By and large, universities can be considered a national project with an international vocation. Historically, higher education has been strongly associated with nation-building. There are multiple examples of the importance of internationalisation, regionalisation, and globalisation in higher education, such as frequent international student mobility and international collaborations in teaching and research, the existence of collective international initiatives such as the Bologna Process in Europe, or the existence of global higher education rankings. Yet today, and whilst higher education policy is not only constructed at the national level, the national level continues to be central and shapes much of its contours.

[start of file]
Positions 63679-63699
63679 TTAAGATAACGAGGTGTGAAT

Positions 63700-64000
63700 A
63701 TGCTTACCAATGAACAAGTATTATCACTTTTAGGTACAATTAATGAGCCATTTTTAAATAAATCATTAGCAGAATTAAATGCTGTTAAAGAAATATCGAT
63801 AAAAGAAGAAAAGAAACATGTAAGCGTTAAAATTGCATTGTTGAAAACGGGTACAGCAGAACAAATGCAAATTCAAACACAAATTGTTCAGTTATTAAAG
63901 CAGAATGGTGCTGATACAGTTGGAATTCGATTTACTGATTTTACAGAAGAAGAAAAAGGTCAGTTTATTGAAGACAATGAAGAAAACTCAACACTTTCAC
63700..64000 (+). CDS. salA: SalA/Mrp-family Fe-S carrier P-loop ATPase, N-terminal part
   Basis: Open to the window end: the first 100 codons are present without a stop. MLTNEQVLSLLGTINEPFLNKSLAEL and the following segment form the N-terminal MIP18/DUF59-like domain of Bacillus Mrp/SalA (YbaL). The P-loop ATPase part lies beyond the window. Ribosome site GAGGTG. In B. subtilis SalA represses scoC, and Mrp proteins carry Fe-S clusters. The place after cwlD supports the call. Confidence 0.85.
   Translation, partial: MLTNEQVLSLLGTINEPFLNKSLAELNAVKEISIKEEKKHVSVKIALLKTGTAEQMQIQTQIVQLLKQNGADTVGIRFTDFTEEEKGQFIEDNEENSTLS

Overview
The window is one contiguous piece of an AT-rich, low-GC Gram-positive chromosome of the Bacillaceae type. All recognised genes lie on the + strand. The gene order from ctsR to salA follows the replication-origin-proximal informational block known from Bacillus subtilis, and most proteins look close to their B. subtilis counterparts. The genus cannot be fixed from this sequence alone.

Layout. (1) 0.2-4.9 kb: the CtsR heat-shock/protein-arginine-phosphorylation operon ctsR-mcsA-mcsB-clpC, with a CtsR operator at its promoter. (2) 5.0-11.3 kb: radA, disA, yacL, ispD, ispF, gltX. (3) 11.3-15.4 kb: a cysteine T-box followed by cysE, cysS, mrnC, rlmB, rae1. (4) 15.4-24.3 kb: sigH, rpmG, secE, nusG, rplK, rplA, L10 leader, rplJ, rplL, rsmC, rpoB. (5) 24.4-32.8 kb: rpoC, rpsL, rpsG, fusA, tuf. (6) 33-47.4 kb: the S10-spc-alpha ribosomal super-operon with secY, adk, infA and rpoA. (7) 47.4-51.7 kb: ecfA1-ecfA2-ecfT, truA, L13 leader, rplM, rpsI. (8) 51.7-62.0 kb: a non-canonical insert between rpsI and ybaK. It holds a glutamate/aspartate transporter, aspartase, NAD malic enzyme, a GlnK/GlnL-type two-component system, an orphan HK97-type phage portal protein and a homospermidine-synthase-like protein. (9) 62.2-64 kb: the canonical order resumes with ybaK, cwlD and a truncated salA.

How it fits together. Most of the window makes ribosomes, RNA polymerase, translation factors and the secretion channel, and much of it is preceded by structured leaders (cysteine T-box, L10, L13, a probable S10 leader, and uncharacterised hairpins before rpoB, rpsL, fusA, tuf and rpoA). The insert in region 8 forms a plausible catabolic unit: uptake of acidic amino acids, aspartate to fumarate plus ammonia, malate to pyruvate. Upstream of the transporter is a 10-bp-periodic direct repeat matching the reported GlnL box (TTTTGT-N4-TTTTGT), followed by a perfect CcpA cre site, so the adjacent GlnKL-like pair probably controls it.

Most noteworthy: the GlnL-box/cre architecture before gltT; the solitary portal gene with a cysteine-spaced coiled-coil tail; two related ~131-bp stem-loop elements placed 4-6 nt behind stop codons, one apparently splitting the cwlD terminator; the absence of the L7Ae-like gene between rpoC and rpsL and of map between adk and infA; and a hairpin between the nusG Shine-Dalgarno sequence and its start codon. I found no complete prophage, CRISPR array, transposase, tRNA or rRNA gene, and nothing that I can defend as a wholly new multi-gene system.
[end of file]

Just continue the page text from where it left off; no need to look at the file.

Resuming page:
Governments use two basic policy instruments in higher education: (1) funding and (2) regulation. For example, using the term ‘university’ or to pretend to offer university ...

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